f.          Finally Rachel gives birth to Joseph.

g.         "Now there were twelve sons of Jacob— the sons of Leah: Reuben, Jacob’s firstborn, then Simeon and Levi and Judah and Issachar and Zebulun; the sons of Rachel: Joseph and Benjamin; and the sons of Bilhah, Rachel’s maid: Dan and Naphtali; and the sons of Zilpah, Leah’s maid: Gad and Asher. These are the sons of Jacob who were born to him in Paddan-aram." (Genesis 35:22–26)

4.       ,CHILDREN OF FLESH VS. SPIRIT: Rachel’s faithless choice led to a faithless son called Dan:

a.         Rachel overlooked her grandmother Sarah as a model of faith who had a child by miracle.

b.        Keep in mind that Sarah had also faithlessly given her maid to get children in spite of the promise of Isaac from her own body.

c.         Barren Rachel was following a pattern of first giving her maid to her husband then mistreating her once she had kids.

d.        "So Sarai said to Abram, “Now behold, the LORD has prevented me from bearing children. Please go in to my maid; perhaps I will obtain children through her.” And Abram listened to the voice of Sarai. After Abram had lived ten years in the land of Canaan, Abram’s wife Sarai took Hagar the Egyptian, her maid, and gave her to her husband Abram as his wife. He went in to Hagar, and she conceived; and when she saw that she had conceived, her mistress was despised in her sight. And Sarai said to Abram, “May the wrong done me be upon you. I gave my maid into your arms, but when she saw that she had conceived, I was despised in her sight. May the LORD judge between you and me.” But Abram said to Sarai, “Behold, your maid is in your power; do to her what is good in your sight.” So Sarai treated her harshly, and she fled from her presence." (Genesis 16:2–6)

e.        Rachel, the “pretty” idol worshipper was chosen from among Jacob’s own people, but he was not discerning enough.

f.          Young people today cannot settle to marry someone who was “raised in the church”. You need to find out if the prospect had genuine faith. Do you want to marry a pretty girl who worships idols and leads you from God?

g.         Rachel’s faithless act of giving Abraham her servant as a wife directly parallels Sarah giving her Abraham Hagar: “cast out the handservant and her son Ishmael” Gal 4:21-31

h.        Rachel’s faithless act produced Dan, the tribe who was responsible for building the pagan shrine at “Tel Dan” in 1340 BC which Jeroboam inherited and expanded in 931 BC. God held the tribe of Dan responsible for the Assyrian Captivity of 723 BC where in the 10 northern tribes went into eternal extinction. In the book of Revelation, the listing of the twelve tribes in heaven DO NOT include Ephraim or Dan because of the role they played in leading Israel to worship idols.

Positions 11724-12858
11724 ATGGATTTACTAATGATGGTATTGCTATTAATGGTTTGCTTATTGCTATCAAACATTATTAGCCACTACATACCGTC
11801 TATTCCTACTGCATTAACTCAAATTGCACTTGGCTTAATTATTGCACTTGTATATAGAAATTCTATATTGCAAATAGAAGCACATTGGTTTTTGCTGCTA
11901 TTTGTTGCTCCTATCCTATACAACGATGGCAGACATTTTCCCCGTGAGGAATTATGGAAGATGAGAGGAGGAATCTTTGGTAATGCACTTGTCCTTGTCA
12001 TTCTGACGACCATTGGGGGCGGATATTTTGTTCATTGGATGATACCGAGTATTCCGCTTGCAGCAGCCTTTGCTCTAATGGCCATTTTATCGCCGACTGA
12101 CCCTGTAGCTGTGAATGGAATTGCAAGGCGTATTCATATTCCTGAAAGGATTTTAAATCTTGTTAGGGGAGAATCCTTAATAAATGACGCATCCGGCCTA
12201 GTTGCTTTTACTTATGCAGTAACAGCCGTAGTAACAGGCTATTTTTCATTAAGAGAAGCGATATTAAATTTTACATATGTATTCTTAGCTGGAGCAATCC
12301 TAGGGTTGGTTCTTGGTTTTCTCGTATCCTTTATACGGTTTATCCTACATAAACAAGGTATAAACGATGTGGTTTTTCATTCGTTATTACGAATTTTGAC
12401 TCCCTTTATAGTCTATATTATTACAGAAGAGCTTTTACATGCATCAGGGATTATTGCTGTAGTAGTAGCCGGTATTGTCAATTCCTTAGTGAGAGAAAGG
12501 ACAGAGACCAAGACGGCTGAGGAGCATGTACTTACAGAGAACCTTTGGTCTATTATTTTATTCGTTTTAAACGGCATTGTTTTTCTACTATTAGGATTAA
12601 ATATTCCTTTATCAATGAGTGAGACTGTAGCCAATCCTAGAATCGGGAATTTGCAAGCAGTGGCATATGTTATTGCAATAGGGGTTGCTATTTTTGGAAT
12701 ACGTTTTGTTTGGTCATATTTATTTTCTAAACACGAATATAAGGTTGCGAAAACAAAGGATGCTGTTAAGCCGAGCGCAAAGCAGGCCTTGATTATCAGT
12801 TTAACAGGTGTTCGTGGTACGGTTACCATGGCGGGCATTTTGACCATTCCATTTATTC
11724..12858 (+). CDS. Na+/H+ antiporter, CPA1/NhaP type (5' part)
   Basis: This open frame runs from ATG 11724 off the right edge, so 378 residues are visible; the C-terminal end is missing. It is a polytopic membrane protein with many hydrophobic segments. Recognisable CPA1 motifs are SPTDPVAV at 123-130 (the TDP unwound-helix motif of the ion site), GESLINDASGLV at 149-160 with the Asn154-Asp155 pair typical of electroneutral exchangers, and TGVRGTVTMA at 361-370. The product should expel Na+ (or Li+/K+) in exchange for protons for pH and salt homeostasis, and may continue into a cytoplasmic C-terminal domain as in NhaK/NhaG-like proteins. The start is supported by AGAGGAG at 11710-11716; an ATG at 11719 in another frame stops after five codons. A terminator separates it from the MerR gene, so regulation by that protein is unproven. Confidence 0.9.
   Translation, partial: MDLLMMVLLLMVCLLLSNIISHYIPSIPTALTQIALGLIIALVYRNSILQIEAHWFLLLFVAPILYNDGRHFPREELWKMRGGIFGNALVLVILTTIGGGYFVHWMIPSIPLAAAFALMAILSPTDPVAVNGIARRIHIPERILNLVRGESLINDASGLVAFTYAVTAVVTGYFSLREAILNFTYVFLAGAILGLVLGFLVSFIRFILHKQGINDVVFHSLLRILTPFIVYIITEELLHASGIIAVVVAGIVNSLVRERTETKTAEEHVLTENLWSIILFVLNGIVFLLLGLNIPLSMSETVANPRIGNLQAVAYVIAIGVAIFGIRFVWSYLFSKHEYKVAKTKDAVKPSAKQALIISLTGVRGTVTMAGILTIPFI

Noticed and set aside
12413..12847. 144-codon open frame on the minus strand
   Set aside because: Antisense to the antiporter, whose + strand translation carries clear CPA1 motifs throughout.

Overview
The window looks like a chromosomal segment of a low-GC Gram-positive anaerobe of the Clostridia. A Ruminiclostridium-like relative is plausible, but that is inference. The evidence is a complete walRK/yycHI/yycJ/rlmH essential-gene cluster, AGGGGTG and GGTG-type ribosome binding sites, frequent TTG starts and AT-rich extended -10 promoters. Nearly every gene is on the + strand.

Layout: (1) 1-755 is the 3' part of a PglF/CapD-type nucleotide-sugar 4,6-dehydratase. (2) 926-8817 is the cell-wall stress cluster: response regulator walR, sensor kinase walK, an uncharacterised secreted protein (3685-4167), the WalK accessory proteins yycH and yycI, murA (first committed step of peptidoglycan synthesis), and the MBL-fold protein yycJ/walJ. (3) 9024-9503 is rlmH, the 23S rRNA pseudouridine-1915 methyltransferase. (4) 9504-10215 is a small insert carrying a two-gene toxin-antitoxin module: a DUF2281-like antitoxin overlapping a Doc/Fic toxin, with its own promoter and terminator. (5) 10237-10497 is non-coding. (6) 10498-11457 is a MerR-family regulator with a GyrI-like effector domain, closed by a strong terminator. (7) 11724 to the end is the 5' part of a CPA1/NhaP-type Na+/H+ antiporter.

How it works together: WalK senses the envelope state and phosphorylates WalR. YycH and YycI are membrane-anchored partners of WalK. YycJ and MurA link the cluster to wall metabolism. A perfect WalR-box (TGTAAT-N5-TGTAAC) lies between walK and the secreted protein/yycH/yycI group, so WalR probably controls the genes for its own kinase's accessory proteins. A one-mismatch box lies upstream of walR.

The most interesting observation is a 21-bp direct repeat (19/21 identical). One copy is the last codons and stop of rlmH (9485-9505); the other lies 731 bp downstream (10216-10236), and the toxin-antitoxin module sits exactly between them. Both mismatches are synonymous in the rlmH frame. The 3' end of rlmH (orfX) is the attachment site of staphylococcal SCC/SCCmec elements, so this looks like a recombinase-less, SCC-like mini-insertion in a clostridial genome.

5.       CHILDREN OF FLESH VS. SPIRIT: "Husband for mandrakes": Rachel's second faithless act to get children by the flesh: (her first was giving her maid to Jacob)

a.         Rachel would not let her productive sister lay with Jacob until they broker a deal: “Husband for a night for Mandrakes” after which Leah gives birth to Issachar, Zebulun and Jacob’s only daughter Dinah. Rachel remain barren for the next five years while Leah pumps out three more children.

b.        Mandrakes don’t work! Don’t put your faith in God on mandrakes!

c.         mandrakes: Hebrew dudaʾim has long been identified with the Mandragora, officinarum, which grows wild in the fields. Its small, yellow, tomatolike fruit ripens during March and April. Chemical analysis shows it to contain emetic, purgative, and narcotic substances, which explains its widespread medicinal use in ancient times. Because the fruit exudes a distinctive and heady fragrance, and its sturdy, forked or intertwined root has torsolike features, the mandrake appears as a widely diffused folkloristic motif associated with aphrodisiac powers. Aphrodite, the Greek goddess of love, beauty, and sex, was given the epithet “hē mandragoriti,” “Lady of the Mandrake.” The Hebrew term dudaʾim is close in sound to dodim, “love.” Indeed, the two are associated in The Song of Songs: “There I will give my love (dodai) to you. / The mandrakes (dudaʾim) yield their fragrance … my beloved (dodi)” (7:13–14). While the text is silent on the reason for the intense interest in the mandrakes on the part of both sisters, the underlying folkloristic associations are undoubtedly present. It is significant that the subsequent narrative tacitly, but effectively, neutralizes this aspect, dismissing the notion that such superstitions may have any validity. Leah, who gives up the mandrakes, bears three children; Rachel, who possesses them, remains barren for apparently three more years. Further, both sisters, as well as the Narrator, repeatedly emphasize that all events are by the will of God and under His control. It can hardly be coincidental that God is mentioned seven times in all.” (JPS, Jewish Publication Society, Torah Commentary, Genesis 30:14, 1989 AD)